Chess without the Queen
By Rev. Dr. Kimberly Reisman
Recently I discovered that a very effective way to learn the game of chess is to begin by playing without the Queen. Because the Queen is the strongest chess piece, players often lean heavily on her for their overall strategy. Learning to play without her, however, forces you to recognize the value of all the other pieces on board, and enables you to see that there is much more to chess than the Queen.
I believe the challenges created by the COVID19 pandemic these last several weeks have revealed something of the church’s “chess” strategy. As restrictions on gatherings of people have tightened, churches have felt compelled to explore professional live streaming or at the very least Facebook Live. The quest to create a virtual worship experience has been the dominant theme across Christian social media, accompanied by a palpable undercurrent of anxiety. And that anxiety continues to amp up the closer we get to Easter. Our weekly worship services it would seem, are the Queens on our chess boards.*
And yet, just as a chess set is much more than the Queen, the church is much more than weekly worship.
Of course, this is not to say that worship is unimportant. Regular connection to the gathered community of faith is a vital part of following Jesus. Indeed it’s one of the essential values of showing and sharing the love of Jesus. So it’s a good and valuable thing that leaders are looking for creative ways to provide that connection.
However, the pandemic we’re currently facing requires more than the power of the Queen. It requires every aspect of being the church – every piece of the chess set. These other aspects have always been a sweet spot for the church. In fact, history shows us that the Church often loves best when things are at their worst. We feed the hungry, tend the sick, reach out to the lonely, create relationship and connection where there was none (even in our age of zoom and facetime). These chess pieces have long been a vital part of our ability to reach the hurting world around us, and we would do well to waste no time in focusing intently on them as we face these challenging days.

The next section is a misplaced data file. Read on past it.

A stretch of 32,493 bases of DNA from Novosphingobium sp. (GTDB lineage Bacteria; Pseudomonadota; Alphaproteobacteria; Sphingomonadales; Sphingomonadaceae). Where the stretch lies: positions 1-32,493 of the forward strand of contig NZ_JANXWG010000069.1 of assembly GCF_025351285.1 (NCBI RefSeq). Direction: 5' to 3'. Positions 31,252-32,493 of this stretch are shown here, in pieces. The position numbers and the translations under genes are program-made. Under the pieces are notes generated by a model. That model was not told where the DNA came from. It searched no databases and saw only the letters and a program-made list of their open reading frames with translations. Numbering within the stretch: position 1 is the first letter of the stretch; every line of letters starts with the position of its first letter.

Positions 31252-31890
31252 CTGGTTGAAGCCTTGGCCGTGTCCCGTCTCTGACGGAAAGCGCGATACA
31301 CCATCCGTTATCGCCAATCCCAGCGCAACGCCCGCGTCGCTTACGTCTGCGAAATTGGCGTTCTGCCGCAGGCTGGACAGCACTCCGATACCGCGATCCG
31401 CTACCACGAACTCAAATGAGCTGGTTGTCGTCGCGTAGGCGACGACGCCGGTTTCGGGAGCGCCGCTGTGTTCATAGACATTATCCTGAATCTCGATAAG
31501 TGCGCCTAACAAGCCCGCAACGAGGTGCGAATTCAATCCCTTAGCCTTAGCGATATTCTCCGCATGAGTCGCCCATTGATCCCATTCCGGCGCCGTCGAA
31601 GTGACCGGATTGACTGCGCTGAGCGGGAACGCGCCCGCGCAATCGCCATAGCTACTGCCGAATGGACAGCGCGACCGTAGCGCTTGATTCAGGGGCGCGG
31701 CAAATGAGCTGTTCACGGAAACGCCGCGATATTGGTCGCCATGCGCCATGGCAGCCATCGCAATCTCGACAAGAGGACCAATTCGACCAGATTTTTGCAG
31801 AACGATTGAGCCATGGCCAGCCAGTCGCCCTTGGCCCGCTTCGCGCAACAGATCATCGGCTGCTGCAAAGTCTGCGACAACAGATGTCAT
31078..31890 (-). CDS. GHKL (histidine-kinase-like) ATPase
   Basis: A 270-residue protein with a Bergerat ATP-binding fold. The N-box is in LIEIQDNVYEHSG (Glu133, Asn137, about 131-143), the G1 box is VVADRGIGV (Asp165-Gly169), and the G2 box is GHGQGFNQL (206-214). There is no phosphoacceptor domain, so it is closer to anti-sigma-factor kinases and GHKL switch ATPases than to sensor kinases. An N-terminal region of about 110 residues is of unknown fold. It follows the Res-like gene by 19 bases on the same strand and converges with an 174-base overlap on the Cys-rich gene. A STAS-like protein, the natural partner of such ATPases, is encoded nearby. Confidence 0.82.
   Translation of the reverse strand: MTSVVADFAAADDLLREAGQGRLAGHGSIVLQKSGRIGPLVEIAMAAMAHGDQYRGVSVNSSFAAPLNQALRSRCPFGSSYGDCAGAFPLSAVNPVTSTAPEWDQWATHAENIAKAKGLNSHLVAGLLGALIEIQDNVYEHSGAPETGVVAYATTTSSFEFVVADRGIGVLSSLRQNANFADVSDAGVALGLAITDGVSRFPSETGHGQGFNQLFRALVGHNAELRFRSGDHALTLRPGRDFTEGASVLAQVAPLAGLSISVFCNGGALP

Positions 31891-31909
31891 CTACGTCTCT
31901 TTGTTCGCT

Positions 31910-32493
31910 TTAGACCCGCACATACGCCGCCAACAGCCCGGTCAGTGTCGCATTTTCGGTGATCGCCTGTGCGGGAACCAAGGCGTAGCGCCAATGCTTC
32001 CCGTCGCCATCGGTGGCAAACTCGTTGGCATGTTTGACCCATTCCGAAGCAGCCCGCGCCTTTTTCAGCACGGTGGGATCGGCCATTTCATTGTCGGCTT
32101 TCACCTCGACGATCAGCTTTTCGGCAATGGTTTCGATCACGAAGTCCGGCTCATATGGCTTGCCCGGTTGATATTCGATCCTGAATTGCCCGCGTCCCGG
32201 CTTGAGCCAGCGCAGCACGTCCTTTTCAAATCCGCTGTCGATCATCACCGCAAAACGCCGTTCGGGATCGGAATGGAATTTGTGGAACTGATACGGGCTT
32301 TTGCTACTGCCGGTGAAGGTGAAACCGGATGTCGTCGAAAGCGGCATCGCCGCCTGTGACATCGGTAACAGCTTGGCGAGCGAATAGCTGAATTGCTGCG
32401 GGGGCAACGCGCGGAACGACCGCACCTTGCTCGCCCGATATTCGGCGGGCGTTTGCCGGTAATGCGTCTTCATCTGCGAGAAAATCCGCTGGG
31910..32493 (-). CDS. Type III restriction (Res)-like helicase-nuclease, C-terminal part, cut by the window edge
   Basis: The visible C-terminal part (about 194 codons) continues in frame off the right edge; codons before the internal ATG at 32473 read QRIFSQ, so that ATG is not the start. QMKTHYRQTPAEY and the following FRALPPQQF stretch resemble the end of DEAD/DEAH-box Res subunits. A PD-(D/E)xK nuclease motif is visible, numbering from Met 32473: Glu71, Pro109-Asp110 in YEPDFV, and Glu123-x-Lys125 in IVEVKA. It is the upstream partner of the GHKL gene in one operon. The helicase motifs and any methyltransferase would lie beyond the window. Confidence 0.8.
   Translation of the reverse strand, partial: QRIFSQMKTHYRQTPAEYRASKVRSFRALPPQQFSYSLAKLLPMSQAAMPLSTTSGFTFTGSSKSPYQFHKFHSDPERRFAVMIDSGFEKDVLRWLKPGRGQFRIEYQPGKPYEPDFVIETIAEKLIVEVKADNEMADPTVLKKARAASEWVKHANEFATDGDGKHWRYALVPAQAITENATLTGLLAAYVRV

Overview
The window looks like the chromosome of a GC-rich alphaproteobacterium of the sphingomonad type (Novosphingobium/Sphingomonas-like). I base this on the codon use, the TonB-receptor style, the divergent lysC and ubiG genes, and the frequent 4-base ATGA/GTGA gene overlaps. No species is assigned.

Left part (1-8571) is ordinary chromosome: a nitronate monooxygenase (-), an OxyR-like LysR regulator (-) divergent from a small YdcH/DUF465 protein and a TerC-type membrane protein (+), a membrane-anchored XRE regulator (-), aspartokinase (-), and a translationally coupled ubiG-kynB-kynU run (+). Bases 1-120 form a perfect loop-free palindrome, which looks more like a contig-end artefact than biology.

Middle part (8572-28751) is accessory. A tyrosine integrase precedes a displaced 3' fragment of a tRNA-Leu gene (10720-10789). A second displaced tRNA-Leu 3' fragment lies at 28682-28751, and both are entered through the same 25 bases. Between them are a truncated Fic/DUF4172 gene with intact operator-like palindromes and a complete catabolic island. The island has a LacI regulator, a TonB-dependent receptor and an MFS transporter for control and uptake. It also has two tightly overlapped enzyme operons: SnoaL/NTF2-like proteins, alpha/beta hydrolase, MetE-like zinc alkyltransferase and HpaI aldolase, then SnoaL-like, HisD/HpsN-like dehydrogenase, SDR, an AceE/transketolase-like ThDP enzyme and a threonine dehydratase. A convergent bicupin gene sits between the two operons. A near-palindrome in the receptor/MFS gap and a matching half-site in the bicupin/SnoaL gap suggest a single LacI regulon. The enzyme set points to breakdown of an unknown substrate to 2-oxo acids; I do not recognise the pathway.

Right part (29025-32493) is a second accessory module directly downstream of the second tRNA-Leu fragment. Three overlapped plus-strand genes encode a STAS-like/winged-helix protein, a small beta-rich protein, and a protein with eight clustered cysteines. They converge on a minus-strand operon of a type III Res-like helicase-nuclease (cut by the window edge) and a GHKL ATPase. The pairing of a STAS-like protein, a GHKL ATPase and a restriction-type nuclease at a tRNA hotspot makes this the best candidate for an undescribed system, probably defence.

Moreover, in addition to all this, COVID19 has raised a multitude of questions that remain even in the midst of feeding the hungry and tending the sick. Why is this happening? Where is God in the midst of the suffering? Is he really in control? These are questions that neither science, nor medicine, nor the government are able to answer. These are questions that only faith can face. And how we face those questions and how willing we are to walk with people as they ask them, will be crucial to our witness in these difficult days and beyond.
So, where is God in the midst of this? How are we to understand the suffering that is happening all around us? Though the answer may feel impossible, it is no less true. God is here, in the midst of the suffering, pain, fear, and confusion. God is here.
There are many images that hold meaning for Christian faith, but there is one central, powerful image that sums it up more than any other – a naked, bleeding, suffering, divine-human being hanging on a cross.
Our God knows suffering.
In becoming human in Jesus, God descended to the very depths of our humanity, sharing all of it, even the worst of it. All for love’s sake.
Colossians 1:16 tells us that “through [Jesus Christ] God created everything in the heavenly realms and on earth. He made the things we can see and the things we can’t see… Everything was created through him and for him.” (NLT) While on earth, the man Jesus healed and restored, calmed storms and walked on water. Yet he did not abolish all disease or disaster. He saves us from our sins, but not from our suffering and death. He didn’t even save himself from that. Instead he died naked on a cross.
The cross is the way through, in all times but especially in these times.
Our crucified God fully enters into suffering – not just for us, but with us. As followers of this crucified God we enter into the suffering of others as well, so that they might know that they are never alone. So that as we carry our own portion and are willing to help others carry theirs, they might see the God who carries us all.
*Thank you to my good friend Zach Szmara for this wonderful analogy.[/vc_column_text][/vc_column][/vc_row][vc_row][vc_column][vc_separator border_width=”6″][/vc_column][/vc_row]